Estate of Diocesan Abuse Accuser Continues Battle

By Daniel Tepfer
Connecticut Post
December 8, 2009

BRIDGEPORT -- Michael Powel's legacy continues to haunt the Roman Catholic Diocese of Bridgeport.

Powel died in October 2008 after an eight-year battle with brain cancer, but his estate has sued the diocese, claiming that Powel was abused by a parish employee and a priest. A letter from Bishop William E. Lori read Sunday from pulpits across the diocese criticized the estate's claims.

A photo of Michael Powel taken in 1969 at age 10. At the time he would have been a student and parishioner at St. Peter's parish in Bridgeport.

"Mr. Powel's 'Lawn Man Liability Theory' goes where no other liability claims against Catholic institutions have gone before," Lori states in the letter. "Imagine if you were held responsible for what your lawn man, plumber, or electrician may have done over 40 years ago! This is what the diocese is now fighting."

One of Powel's attorneys expressed anger over the diocese's letter.

"I don't have a lot of respect for an institution that would trash a 10-year-old boy who was abused," says Helen McGonigle, who with Michael Reck is representing Powel's estate in its lawsuit against the diocese. "And that's what really is happening here."

Powel won a $10 million verdict four years ago against Carlo Fabbozzi, a former janitor/landscaper at St. Theresa's Church in Trumbull, who Powel claimed had sexually abused him in the late 1960s and early '70s. He later claimed that after Fabbozzi abused him, a priest then assigned to St. Theresa's, the Rev. Joseph Gorecki, also abused him in 1971. Powel's estate is now embroiled in a legal battle with the diocese, which is fighting an order to turn over hundreds of documents detailing alleged sexual abuse by eight priests at St. Theresa's Church since the 1960s.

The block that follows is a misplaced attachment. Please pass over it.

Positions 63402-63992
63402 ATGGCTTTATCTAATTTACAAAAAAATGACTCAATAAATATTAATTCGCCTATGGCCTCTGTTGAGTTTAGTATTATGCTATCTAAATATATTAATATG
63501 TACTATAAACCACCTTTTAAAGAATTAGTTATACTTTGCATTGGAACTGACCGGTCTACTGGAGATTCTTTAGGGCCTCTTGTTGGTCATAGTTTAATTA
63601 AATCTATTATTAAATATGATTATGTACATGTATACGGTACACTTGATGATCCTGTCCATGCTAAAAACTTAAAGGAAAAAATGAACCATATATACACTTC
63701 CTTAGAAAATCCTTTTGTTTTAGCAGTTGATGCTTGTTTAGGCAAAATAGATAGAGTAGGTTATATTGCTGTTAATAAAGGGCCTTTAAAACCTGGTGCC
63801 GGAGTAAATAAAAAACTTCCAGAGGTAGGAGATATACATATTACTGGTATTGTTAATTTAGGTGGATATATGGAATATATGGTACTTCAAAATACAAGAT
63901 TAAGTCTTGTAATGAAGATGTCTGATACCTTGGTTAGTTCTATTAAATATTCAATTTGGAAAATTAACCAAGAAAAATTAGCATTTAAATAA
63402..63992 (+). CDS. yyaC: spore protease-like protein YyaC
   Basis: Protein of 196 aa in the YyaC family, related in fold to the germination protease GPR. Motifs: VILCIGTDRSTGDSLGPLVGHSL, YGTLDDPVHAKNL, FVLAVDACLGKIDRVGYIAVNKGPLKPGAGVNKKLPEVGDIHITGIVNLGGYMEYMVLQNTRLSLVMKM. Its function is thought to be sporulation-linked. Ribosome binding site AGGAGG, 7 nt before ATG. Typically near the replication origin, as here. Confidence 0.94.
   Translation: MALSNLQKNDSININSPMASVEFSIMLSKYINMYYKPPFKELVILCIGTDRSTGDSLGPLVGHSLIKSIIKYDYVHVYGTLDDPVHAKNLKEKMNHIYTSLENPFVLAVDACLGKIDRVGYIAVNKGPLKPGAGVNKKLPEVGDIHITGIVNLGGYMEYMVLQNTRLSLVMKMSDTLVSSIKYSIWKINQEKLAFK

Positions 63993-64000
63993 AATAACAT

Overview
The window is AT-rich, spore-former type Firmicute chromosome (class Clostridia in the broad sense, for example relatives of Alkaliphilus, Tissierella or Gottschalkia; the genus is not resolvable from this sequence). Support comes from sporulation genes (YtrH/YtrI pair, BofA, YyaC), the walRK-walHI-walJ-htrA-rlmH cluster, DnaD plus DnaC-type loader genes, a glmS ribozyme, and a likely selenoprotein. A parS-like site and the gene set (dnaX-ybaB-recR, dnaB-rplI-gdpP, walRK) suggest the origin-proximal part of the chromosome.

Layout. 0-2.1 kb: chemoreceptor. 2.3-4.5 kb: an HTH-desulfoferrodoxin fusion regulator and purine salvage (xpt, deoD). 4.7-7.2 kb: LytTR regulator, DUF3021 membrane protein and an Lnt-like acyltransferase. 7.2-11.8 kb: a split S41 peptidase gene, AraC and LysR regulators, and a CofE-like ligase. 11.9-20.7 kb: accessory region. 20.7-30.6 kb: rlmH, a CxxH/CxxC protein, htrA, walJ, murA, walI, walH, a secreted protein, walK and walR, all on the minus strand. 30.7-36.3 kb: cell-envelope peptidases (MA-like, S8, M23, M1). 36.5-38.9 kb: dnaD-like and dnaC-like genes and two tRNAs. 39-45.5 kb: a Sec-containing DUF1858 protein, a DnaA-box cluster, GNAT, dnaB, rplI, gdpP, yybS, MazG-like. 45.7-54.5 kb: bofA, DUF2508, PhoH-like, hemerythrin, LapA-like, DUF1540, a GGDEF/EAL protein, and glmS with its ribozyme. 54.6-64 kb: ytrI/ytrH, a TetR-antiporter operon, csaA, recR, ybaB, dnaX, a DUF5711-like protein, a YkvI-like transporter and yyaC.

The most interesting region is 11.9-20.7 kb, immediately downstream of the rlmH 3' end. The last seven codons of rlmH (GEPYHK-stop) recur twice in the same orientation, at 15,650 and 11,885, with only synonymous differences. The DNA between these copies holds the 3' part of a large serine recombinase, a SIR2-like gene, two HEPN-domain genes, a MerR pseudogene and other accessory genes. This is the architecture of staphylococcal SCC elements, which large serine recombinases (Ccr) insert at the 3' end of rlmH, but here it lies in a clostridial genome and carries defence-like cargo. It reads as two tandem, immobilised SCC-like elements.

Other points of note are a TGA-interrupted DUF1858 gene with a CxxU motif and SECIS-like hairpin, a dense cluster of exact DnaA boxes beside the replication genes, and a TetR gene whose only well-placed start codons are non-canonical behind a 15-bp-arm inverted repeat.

[More recent photograph of Michael Powel]

Many of the documents were not included in the thousands of church records detailing more than three decades of alleged sexual abuse by diocesan clergy released by court order last week, according to Powel's lawyers.

Powell also had made allegations of being sexually abused by a former Boy Scout troop leader in Easton and by two clergymen who were teachers at a college prep school Powell attended in Missouri.

Powel, who grew up in Bridgeport and later moved to Florida, first told Lori and diocesan officials about the alleged abuse by Fabbozzi in 2002. He claimed he was one of several boys working with Fabbozzi at St. Theresa's, and that Fabbozzi had molested him several times in a shed on church grounds.

Diocesan officials, however, steadfastly maintain Fabbozzi was not a diocese employee, and the diocese was not a party in Powel's lawsuit against Fabbozzi. But during the Fabbozzi trial in Superior Court, Monsignor Laurence Bronkiewicz testified, via a videotaped deposition, that he interviewed Fabbozzi shortly after Powel's allegations became public. He said Fabbozzi admitted to him abusing Powel.

Bronkiewicz, a former diocesan chancellor, testified that after another person came forward with abuse allegations against Fabbozzi, he told the pastor of St. Theresa's Church to fire Fabbozzi.

After going public with his abuse allegations, Powel became a vocal critic of the way the diocese had handled allegations of sexual abuse by clergy. His confrontational style riled diocesan officials and sometimes even supporters.

McGonigle recalled the first time she met Powel in the spring of 2002 at the state General Assembly, where he was campaigning for extending the civil statute of limitations for priest abuse cases. At the time, McGonigle was the crime victims rights representative for the Connecticut Bar Association. "I found him to be very credible," she recalled.

McGonigle said she later agreed to represent Powel when he met with Lori to disclose his abuse allegations.